Before anyone pulls a cracker, let me stake my claim to the corniest pun of the festive period by celebrating the toasts of Christmas past, those sporting deeds which in one way or another have enlivened our Yuletides down the decades.
For sport there is surely no more resonant date in the calendar than 26 December – for its invariably lip-smacking football programme, for racing at Kempton Park and – in the very best years – for the Boxing Day Test at the Melbourne Cricket Ground, especially when it forms part of an Ashes series. The most thrilling of these came in 1982, when, for the first time in any Test match in which all 40 wickets fell, no more than 10 runs separated all four innings totals. Better still, England prevailed by just three runs to maintain their grip on the urn at least until the next Test at Sydney.
Not least of the heroes of that remarkable match at the MCG was England's current chairman of selectors, Geoff Miller, not for anything he did with bat or ball, but for the slip catch he took, after a spot of pinball involving Chris Tavare, to end a famously obdurate last-wicket stand by Allan Border and Jeff Thomson. In almost turning near-certain defeat into victory, they doughtily put on 70, declining 29 comfortable singles to keep Border on strike. "I could not talk about it for years; it was one of the all-time low moments of my life," recalled Thomson much later of a defeat that, in the end, didn't even stop the Aussies from regaining the Ashes. Yet Thommo anointing it one of his all-time low moments alone defines it as one of English sport's all-time highs.
I suppose it's cheating a little to call it a Yuletide high, however, since the match didn't finish until 30 December. There was a time, of course, when sport unfolded on Christmas Day itself, and here's a seasonal question for tomorrow's dinner table: what is the enduring significance of a 2-2 draw between Clydebank and St Mirren, and Alloa's 2-1 defeat of Cowdenbeath in December 1976? The answer is that they were the last league fixtures in Britain to take place on Christmas Day, the rest of the Scottish programme having fallen prey to the weather. The last Christmas Day game at the top level in England was Blackburn Rovers 1-0 Blackpool back in 1959.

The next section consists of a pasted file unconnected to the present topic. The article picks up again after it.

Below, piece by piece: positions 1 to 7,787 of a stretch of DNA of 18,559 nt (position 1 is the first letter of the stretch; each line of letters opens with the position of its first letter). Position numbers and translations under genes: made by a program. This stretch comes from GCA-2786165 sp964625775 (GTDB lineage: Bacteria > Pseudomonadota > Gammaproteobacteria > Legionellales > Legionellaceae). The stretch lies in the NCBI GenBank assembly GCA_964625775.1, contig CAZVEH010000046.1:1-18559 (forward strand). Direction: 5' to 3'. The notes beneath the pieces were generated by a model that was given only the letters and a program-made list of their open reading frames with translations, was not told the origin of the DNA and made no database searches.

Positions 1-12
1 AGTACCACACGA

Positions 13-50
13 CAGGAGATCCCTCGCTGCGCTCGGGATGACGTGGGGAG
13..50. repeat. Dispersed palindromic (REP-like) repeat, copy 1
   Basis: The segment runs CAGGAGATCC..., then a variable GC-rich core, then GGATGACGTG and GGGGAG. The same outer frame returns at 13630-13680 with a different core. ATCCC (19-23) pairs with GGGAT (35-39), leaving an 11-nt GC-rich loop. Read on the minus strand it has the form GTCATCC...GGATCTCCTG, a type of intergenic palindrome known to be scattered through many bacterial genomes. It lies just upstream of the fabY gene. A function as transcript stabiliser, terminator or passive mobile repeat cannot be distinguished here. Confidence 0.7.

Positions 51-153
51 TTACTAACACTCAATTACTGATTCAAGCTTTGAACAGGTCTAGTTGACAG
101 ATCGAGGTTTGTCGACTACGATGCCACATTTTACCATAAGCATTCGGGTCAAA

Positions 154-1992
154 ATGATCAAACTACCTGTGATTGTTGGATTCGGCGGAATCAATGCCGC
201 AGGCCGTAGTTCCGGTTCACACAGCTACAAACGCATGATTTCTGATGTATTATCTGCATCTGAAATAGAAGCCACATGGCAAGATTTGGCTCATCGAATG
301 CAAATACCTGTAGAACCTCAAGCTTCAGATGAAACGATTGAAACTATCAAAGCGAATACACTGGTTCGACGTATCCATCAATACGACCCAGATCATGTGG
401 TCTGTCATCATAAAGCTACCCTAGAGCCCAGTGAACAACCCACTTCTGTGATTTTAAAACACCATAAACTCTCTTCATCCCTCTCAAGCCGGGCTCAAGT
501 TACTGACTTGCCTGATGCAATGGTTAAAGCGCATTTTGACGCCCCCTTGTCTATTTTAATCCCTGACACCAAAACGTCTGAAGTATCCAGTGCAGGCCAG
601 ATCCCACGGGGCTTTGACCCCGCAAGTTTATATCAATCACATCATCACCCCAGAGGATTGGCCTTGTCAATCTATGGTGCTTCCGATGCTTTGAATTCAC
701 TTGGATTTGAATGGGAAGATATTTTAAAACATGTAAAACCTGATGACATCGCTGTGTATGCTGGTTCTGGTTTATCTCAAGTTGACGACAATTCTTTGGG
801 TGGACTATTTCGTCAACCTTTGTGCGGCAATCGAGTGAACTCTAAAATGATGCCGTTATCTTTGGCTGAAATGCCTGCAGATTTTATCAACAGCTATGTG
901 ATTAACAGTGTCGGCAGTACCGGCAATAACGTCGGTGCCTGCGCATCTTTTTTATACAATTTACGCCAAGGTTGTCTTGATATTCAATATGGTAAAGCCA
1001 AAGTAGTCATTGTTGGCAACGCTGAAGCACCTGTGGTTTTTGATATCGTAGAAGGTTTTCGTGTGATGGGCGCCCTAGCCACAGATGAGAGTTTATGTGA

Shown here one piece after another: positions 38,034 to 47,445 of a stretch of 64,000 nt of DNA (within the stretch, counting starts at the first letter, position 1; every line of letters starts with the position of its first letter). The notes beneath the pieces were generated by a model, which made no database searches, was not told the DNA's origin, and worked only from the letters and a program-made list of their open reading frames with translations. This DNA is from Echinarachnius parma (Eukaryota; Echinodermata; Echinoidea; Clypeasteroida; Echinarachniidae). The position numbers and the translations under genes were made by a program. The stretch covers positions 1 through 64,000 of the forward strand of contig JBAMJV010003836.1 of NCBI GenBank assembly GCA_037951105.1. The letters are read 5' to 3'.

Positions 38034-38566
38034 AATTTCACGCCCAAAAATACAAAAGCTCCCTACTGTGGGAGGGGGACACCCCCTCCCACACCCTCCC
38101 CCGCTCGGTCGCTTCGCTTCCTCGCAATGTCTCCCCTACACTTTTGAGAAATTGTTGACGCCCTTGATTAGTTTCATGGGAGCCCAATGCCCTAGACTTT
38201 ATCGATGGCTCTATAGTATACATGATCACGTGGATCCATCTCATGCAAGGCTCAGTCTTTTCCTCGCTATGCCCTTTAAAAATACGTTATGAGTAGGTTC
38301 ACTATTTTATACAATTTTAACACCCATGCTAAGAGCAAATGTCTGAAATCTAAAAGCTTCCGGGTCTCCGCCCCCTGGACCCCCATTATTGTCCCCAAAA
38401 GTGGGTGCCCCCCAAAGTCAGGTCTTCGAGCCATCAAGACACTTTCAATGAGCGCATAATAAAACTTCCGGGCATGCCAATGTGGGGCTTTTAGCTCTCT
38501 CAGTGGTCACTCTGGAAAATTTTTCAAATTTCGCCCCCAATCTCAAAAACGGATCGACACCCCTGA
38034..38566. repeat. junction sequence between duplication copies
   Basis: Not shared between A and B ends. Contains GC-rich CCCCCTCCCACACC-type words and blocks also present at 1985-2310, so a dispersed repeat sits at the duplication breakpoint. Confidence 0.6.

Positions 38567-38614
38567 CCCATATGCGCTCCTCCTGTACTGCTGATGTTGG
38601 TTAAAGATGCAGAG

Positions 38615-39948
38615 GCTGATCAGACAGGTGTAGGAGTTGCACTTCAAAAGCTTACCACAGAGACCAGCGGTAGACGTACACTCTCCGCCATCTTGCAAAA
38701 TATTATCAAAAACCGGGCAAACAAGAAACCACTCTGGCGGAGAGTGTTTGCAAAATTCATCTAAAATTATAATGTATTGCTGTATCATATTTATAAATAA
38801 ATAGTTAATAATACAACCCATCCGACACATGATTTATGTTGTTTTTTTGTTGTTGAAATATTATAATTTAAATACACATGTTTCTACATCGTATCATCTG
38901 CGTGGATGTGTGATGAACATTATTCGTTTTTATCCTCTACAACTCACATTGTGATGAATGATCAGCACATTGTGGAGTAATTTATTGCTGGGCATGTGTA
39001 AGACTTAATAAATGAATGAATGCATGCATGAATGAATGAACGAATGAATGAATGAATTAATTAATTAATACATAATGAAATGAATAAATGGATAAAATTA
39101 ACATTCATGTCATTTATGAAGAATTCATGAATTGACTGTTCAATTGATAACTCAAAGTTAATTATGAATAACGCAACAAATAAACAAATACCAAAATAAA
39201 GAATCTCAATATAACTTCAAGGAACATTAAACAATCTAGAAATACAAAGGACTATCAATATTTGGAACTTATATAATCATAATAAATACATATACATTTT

As for Boxing Day football, it is 1963 that leaps from the history books. No fewer than 66 goals were scored that day in the old First Division: of 10 fixtures, three were graced by six goals, two contained seven, there was one with eight, one with 10, while Fulham hammered Ipswich 10-1. If that were to happen now there would be mass spontaneous combustion in the Sky Sports studios, with just a little pile of smouldering cinders left on Jeff Stelling's seat.
For that kind of excitement this Boxing Day, however, Kempton Park is surely the focal point, and what promises to be a King George VI Chase for the ages. There is nobody better to cast an eye over those ages than 93-year-old Sir Peter O'Sullevan, so I phoned him earlier this week, and he assured me that in his heyday as the Voice of Racing he looked forward to the King George as much as he looked forward to any commentary. "It slightly excused me from Christmas, you see," he said. "I was doing my homework when I should have been wearing a paper hat; I was never very keen on all that."
O'Sullevan talked beguilingly about some of the great King George winners, including Cottage Rake, who also won three consecutive Cheltenham Gold Cups between 1948 and 1950, and about the 1960s prime of Arkle and Mill House, whose epic rivalry is evoked this year by Kauto Star and Long Run. Naturally, I asked him where his money would be going on Monday. "Oh, I don't honestly think it needs any spicing, Brian," he said. "I shall be very happy not to be fiscally involved, and to be able to enjoy it dispassionately." Now that seems like the best tip of all. Merry Christmas.
Taking my cue from Arlott, it is over and out
Never mind EastEnders versus Downton Abbey, the biggest treat in the December TV schedules has already been transmitted. It was Mike Brearley's 1985 interview with John Arlott, dusted down last week by BBC 4 but shown originally on the young Channel 4 and a stirring example of that channel's founding remit to be boldly innovative, for some of the pauses were disconcertingly long, and Arlott at times grew uncomfortably maudlin, yet it was all the more riveting for it. And at the end of the credits came his last growl as a commentator, which I took to heart, for this is the last of my 500-odd sports columns for The Independent, but if Arlott could bow out understatedly, without sentiment, then so can I. "After Trevor Bailey, it will be Christopher Martin-Jenkins," he said. Well, after me, it will be somebody else.
Thinking caps, not paper hats
There is still a week for you to enter my Christmas Quiz, readily available online and, as an added incentive, let me say that, as of yesterday, there was only a single leader in the clubhouse with 30 correct answers out of 30. The prize is a year's supply of Spitfire Ale, donated by master brewers Shepherd Neame, so take off your paper hats and pull on your thinking caps.
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